Ready to give up

im a fairly new knitter, I’d been shown before by my left handed grandma (I’m not a lefty!) and then my mum showed me again over Christmas, I know how to knit, purl, yo, inc, dec etc… But I’m having problems with holding my needles/getting the technique right. My edge stitches are always really loopy and pretty much always doubled up and when I cast on ‘properly’ following a tutorial or my books it always seems to unravel between the stitches so I have huge loops again no matter which co method I follow, unless I do my own method (it’s probably not but I can’t see it anywhere, I kind of make knots with each stitch I cast on). I’ve finished a few projects and they look pretty good but I’m worried these things are holding me back and no matter how hard I try I can’t seem to fix it, or find the right YouTube video! Its very frustrating because I was really loving knitting and now I feel like I must be really bad at it :frowning:

If one cast-on doesn’t work for you, try another. If you can crochet, try a crocheted chain, pick up the last loop and pick up and knit the rest. The backwards loop cast-on is easy but will give you trouble sometimes.

I can’t figure out how to describe what I do most often; it’s a slipknot to start, then a twist of the wrist for each stitch so the CO is a row of small knots. There has to be a name for it.

Loopy edges? Slipping the first stitch, if it’s a pattern where you can, will help a lot with that. Practice will do the rest there.

If you like your projects and they look good to you, they ARE good. Here’s a suggestion for you: if you can work with 100%, not washable wool, knit something to felt. It’s like magic and any mistakes you do manage to make will disappear in the wash :slight_smile:

Honestly, we’ve all been where you are. Enjoy what you do and don’t worry about it not looking perfect.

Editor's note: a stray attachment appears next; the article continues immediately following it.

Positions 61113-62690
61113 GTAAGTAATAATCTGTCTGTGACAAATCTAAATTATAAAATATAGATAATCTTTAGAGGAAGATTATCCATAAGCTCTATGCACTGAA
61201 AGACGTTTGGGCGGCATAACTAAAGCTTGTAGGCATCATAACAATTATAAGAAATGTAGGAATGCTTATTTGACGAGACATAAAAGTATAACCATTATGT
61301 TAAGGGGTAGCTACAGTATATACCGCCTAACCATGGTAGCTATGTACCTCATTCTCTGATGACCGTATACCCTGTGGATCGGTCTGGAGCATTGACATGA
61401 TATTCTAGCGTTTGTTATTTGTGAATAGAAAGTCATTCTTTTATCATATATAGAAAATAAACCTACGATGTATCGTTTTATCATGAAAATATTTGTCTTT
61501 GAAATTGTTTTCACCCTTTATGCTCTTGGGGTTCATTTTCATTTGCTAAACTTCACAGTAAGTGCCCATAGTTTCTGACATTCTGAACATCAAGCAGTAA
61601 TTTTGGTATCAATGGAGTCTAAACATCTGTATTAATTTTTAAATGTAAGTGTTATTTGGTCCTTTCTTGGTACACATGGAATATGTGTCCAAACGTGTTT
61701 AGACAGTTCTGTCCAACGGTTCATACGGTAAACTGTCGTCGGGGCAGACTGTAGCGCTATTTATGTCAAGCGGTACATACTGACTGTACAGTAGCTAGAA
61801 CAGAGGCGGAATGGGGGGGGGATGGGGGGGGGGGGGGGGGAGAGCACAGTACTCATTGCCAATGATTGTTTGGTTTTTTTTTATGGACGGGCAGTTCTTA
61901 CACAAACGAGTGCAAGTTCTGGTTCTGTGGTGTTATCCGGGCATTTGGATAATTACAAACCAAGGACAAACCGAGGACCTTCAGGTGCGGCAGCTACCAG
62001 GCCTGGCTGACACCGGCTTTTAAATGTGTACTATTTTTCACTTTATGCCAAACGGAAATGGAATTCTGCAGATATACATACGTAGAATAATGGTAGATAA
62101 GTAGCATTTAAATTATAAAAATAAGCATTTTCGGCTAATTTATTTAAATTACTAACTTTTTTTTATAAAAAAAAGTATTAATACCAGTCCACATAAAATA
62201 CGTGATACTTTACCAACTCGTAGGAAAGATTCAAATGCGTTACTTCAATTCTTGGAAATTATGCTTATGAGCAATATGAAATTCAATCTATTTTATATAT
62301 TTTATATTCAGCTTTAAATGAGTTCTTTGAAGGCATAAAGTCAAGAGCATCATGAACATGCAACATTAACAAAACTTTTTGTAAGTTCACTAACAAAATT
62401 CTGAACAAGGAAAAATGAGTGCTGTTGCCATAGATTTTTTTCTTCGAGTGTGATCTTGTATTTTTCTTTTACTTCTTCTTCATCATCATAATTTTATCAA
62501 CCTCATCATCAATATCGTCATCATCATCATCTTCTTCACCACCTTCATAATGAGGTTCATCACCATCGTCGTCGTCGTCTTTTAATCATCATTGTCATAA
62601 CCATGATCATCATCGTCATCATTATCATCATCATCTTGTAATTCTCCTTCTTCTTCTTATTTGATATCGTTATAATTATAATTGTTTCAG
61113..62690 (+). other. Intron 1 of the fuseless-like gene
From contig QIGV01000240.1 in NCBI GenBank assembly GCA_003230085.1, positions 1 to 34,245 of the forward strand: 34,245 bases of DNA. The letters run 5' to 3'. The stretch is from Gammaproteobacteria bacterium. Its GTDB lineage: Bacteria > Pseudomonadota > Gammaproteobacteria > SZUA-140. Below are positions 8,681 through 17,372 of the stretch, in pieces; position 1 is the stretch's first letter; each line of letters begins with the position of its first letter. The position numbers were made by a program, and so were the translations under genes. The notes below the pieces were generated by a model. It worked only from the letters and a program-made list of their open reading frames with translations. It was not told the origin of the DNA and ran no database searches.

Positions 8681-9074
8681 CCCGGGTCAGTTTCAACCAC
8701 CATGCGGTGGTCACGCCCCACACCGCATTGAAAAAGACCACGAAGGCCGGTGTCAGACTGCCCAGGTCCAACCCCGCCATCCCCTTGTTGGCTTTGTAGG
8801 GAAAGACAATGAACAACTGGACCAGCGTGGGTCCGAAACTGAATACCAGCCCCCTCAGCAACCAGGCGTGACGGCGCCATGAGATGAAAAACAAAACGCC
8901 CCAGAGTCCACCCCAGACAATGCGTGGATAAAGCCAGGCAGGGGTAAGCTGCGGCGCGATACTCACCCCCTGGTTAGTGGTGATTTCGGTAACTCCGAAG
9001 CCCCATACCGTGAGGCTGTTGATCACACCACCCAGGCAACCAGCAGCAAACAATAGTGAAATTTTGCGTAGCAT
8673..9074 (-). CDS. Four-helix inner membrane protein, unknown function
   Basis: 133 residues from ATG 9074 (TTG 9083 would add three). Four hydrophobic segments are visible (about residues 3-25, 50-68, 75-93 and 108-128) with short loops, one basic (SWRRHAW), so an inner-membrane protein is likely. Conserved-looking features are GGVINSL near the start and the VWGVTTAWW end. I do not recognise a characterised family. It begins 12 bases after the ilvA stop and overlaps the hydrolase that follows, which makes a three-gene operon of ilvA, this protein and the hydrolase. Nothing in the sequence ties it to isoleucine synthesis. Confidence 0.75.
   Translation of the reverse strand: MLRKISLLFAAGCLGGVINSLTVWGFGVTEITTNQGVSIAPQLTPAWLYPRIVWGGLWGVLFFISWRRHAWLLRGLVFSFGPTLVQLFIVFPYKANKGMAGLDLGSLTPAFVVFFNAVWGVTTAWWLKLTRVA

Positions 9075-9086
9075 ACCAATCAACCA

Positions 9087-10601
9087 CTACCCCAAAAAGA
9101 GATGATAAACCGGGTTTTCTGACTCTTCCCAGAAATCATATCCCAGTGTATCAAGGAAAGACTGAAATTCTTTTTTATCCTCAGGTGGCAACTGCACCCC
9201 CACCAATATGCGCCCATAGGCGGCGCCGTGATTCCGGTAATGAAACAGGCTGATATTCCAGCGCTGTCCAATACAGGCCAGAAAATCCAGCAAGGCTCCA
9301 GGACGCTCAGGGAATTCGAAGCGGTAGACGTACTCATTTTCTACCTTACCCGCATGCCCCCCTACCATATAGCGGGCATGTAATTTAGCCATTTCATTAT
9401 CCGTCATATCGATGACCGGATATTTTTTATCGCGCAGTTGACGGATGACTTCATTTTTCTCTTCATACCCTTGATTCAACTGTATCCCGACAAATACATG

Hard to tell what type of cast-on you are doing. It sounds like maybe you are doing a backward loop but doing it backward so that you are “unlooping” it as knit the first row. I prefer a knitted cast-on or long tail cast-on. To me they give the cleanest first row.

As for how to hold the needles and technique the ladies in my knitting group constantly laugh at me b/c I cannot knit with long straight needles. I do everything on circs b/c the needle is shorter and I hold them like pencils. My technique works for me.

I agree with the PP that felting is a great way to work out the kinks of learning to knit. Once a project is felted you won’t be able to see the loose or uneven stitches and you’ll have a beautiful purse, hat, or slippers to show for your work !

Depending on where you live you should look for either a yarn store that has knit nights or some meet-up type group in your area where you could join other knitters. Knitting should be fun and relaxing so as long as your happy with the finished project then keep moving forward.

Go to the top of the page and click videos. In the cast on section go to the knitted on cast on. That’s a good one for beginners. Also check the videos to make sure you are doing the stitches correctly.

It takes practice to get even tension. Don’t keep ripping it out after a few rows, just keep going even if it looks wonky.

Yes, please don’t give up! There are knitters all over the world, including some near you, hopefully, who should be able to help you out. Also, once you’ve learned a technique that suits you, remember that practice makes perfect!

Gillian

Hi Eleanorzen

If you have difficulty holding your needles, have you tried knitting with long needles and holding the top end of the right one under your right arm pit?

If you jam it in tight, it keeps the end you are working with more stable.